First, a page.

The Potrero Tunnel

Whilst trying to find a 4yr olds birthday party on Google Maps recently, I was telling a coworker how amazingly awesome Google Maps is when I noticed this strange diagonal line that goes through Potrero hill. I know there are train tracks at the bottom of Potrero, but never really though about where they went to.

It turns out there was once a tunnel underneath Potrero Hill; which collapsed in 1960. E writes in a blog comment:

The tunnel you’re describing under Potrero Hill was originally dug by the Ocean Shore Railroad in the early 1900’s. When the Ocean Shore went bankrupt in the early 1920’s the Western Pacific inherited the tunnel and some of its industrial trackage. In the early 1960’s the tunnel under Potrero Hill caught fire and burned. The fire caused parts of Potrero Hill to cave in and pictures of sinkholes caused by the collapsing tunnel can be viewed on the San Francisco Public Library’s website. In the early 1990’s a new building was constructed on 18th st between Deharo and Arkansas. Prior to this buildings construction an empty lot with rails leading into the hill marked the location of one of the tunnels sealed entrances. A newer patch of pavement leading straight into this newer building can still be seen on 18th st directly in front of it. This marks the location of the tracks leading to the tunnel. The other side of the tunnel is on Private property and cannot be viewed or accessed.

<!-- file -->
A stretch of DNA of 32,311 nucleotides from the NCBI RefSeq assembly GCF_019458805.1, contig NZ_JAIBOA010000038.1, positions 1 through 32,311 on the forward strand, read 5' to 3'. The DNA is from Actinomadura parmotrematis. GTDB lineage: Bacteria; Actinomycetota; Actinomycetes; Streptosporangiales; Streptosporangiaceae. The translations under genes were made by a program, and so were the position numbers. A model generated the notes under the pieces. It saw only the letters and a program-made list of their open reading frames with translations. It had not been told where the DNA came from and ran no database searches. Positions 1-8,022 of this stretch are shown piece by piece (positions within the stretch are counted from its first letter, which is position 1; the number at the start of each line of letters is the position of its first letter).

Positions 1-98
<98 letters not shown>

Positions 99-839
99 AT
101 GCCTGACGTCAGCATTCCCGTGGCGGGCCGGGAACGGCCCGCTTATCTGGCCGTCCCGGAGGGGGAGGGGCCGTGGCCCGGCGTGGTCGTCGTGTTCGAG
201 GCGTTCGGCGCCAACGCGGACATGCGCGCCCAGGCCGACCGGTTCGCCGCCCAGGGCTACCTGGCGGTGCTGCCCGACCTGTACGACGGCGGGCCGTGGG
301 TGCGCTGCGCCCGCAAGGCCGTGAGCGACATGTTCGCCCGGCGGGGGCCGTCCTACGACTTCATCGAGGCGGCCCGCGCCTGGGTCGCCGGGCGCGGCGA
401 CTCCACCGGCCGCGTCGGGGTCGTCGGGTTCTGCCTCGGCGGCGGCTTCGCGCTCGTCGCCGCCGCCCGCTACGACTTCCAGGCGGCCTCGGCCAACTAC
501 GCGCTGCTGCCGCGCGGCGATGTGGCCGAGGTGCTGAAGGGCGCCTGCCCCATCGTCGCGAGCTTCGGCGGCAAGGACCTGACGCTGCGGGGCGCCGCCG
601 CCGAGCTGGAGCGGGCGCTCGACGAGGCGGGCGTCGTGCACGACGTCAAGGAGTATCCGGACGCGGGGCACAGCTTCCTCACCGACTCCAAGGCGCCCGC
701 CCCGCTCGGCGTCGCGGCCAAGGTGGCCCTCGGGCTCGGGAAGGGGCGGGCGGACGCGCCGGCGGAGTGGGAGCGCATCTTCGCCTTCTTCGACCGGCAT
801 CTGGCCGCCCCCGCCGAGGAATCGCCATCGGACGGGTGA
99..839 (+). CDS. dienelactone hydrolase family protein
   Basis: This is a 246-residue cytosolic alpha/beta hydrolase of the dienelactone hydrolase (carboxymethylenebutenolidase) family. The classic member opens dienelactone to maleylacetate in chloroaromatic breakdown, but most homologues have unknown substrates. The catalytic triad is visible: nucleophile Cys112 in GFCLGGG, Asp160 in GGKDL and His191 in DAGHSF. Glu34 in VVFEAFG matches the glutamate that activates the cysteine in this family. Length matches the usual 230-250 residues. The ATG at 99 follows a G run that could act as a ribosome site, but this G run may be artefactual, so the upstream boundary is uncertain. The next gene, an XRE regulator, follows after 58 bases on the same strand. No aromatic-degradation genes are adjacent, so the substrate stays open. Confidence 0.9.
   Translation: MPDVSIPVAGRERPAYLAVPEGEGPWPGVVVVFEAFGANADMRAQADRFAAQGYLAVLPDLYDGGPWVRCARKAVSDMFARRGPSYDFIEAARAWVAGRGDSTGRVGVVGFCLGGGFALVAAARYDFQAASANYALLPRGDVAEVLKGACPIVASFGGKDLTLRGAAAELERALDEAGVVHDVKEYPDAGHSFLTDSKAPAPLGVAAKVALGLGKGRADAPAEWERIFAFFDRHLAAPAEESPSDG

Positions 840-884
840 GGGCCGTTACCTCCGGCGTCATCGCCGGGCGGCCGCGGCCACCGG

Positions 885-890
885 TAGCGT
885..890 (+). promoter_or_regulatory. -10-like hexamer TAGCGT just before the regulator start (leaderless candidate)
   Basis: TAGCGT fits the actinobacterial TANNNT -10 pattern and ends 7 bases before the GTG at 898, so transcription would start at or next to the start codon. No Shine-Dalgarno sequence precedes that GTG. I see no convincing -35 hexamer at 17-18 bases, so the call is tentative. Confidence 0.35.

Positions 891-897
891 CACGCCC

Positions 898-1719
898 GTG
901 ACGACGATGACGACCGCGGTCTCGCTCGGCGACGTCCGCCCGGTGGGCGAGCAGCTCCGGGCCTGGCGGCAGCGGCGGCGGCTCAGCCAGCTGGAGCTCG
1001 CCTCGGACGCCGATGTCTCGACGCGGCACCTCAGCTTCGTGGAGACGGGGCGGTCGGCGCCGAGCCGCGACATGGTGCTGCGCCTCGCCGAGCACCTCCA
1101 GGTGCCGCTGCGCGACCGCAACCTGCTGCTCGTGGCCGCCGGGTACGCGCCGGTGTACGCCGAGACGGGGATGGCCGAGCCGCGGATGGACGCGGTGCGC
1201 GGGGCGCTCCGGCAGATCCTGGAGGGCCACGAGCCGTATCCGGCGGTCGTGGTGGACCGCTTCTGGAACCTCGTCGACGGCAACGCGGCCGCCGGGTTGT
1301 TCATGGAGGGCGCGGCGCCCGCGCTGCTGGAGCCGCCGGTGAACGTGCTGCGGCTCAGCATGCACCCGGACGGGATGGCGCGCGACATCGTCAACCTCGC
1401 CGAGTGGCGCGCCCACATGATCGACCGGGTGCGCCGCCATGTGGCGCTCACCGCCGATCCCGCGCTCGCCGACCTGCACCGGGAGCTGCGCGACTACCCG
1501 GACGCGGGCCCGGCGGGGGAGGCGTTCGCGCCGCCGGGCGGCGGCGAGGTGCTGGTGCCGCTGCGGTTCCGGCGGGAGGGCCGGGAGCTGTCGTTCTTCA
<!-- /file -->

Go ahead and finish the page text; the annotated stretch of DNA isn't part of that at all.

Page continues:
Pics are excerpted from Google Maps and copyrighted as such. The first shows fairly clearly the path of where the tunnel used to be. The second shows a train still hiding at the base of Potrero.

In researching this blog post I also learned about another arterial railroad into the city and the cause of many of our oddly shaped buildings in this excellent peice of imagery. (Big image, but worth examining)

It’s amazing how much history is right under our noses.

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One thought on “The Potrero Tunnel

  1. Fascinating.

    That explains why there are so many warehouses in that diagonal slash through the flat part of the Potrero Hill area. It looks like in several places the tracks are now 18-wheeler parking lots – about as minimal a change as possible.

    The big image also explains why Treat St. is at that odd spot (near 16th and Harrison, where the tracks turn, I guess there was a switch) and why huge warehouses like the one Mission Cliffs is located in were there.

    I always figured the trains went due West from the yard near 4th and King across on Division, but I never knew they went that far (never really thought about the fact that rail was the only heavy cargo option for a long time), nor that there was a tunnel. Cool!

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